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Cat Tongues Help Wild and Domestic Felines Keep Clean and Cool

Cat Tongues Help Wild and Domestic Felines Keep Clean and Cool

A closer look at cat tongues helps explain why the animals' grooming is so effective and may inspire new brushes -- for pets and humans.

cat-tongue-close-up.jpg

Enlarged view of a cat's tongue.

Image credits:

Alexis Noel

Monday, November 19, 2018 - 15:00

Charles Q. Choi, Contributor

(Inside Science) -- New insights into how cats clean their fur with scores of tiny scoops on their tongues could lead to better hairbrushes for both cats and humans.

Domestic cats, which sleep an average of 14 hours each day, spend up to a quarter of what waking time they have grooming their fur. Without grooming, fur can tangle, painfully tugging on a cat's skin and even potentially causing infections.

Cats groom their fur with the aid of hundreds of sharp, hollow, backward-facing spines carpeting their tongues called papillae, which consist of keratin, the same substance that hair and claws are made of. To find out what role these spines played, mechanical engineers Alexis Noel and David Hu at the Georgia Institute of Technology in Atlanta performed microscopic computed tomography scans of the tongues of six species of cats -- the domestic cat, bobcat, cougar, snow leopard, tiger and lion.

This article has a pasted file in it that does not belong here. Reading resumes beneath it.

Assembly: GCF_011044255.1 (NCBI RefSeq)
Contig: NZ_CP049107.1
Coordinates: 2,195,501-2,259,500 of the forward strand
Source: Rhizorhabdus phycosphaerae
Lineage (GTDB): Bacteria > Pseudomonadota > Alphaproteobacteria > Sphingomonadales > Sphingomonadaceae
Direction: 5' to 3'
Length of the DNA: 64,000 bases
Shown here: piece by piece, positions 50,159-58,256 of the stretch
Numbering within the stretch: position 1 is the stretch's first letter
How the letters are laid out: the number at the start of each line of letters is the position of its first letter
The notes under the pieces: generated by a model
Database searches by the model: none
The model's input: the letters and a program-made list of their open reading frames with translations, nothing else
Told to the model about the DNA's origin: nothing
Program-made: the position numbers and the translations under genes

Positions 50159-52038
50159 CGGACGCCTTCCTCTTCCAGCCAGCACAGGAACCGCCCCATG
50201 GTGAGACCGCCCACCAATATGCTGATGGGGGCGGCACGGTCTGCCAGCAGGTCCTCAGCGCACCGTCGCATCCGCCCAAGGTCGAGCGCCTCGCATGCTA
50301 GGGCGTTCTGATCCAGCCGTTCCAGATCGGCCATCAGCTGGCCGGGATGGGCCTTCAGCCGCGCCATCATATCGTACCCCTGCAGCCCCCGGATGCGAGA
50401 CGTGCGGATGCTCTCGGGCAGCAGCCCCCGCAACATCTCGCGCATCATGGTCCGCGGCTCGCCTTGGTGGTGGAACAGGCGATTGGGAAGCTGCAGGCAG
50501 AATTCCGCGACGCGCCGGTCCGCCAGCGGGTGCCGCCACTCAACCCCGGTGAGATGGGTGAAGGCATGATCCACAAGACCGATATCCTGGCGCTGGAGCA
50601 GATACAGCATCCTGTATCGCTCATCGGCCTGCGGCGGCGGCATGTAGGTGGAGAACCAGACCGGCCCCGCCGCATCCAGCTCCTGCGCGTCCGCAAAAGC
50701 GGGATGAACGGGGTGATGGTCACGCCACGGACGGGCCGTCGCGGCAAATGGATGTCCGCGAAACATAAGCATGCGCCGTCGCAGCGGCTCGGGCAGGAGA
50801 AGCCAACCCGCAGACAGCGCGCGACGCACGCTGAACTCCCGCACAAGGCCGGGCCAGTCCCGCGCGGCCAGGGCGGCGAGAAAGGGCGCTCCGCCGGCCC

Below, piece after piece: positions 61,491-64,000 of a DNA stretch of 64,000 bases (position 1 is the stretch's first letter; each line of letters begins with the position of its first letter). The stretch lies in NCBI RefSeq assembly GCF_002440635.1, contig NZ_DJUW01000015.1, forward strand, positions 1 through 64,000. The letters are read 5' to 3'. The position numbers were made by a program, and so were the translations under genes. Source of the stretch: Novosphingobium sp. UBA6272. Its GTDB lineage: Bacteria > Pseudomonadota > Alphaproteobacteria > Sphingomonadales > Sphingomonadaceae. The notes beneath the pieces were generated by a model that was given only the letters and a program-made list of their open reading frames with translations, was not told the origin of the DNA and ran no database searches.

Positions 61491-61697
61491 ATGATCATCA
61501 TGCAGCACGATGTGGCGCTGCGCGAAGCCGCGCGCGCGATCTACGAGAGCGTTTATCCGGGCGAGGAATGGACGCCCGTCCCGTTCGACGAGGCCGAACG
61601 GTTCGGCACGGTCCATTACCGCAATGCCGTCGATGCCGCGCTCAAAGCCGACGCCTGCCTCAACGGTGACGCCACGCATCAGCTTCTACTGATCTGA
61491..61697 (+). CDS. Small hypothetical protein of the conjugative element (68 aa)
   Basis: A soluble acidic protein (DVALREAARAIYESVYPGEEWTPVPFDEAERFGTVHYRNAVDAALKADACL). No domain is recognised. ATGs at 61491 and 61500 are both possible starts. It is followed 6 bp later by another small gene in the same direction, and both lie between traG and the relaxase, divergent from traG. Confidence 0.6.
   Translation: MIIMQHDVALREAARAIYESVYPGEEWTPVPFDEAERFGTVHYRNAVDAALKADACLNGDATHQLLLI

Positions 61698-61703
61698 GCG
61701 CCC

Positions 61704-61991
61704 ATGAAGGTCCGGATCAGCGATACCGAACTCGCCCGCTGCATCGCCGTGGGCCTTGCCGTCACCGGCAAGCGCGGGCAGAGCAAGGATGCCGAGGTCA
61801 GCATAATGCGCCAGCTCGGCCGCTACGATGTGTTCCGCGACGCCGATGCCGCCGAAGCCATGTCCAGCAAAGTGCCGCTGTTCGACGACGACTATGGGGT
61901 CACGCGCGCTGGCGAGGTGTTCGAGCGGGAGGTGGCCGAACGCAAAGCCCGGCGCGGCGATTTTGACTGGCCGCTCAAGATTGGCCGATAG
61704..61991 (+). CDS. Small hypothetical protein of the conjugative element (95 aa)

The scientists found that papillae are shaped like scoops, which help them quickly absorb saliva through capillary action, the same effect that helps draw water up trees. High-speed videos of grooming cats revealed that felines can easily unload this saliva onto fur through licks, with each lick depositing nearly half the saliva on the tongue onto fur.

The papillae can reach deep into fur to reach the skin. Since cats cannot cool much through sweating -- they possess sweat glands only on their paws -- the saliva linked with grooming may help deliver nearly a quarter of the cooling effect cats need to keep a stable body temperature, the researchers noted.

These findings inspired the scientists to create the tongue-inspired grooming (TIGR) brush -- a 3D-printed silicone rubber mimic of a cat tongue. They found it much easier to clean than a normal hairbrush, research they detailed online Nov. 19 in the journal Proceedings of the National Academy of Sciences. Such brushes could be used for people, or possibly on cats, perhaps to spread cleaning solutions so owners with cat allergies won't suffer the sniffles.

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Author Bio & Story Archive

Charles Q. Choi is a science reporter who has written for Scientific American, The New York Times, Wired, Science, Nature, and National Geographic News, among others.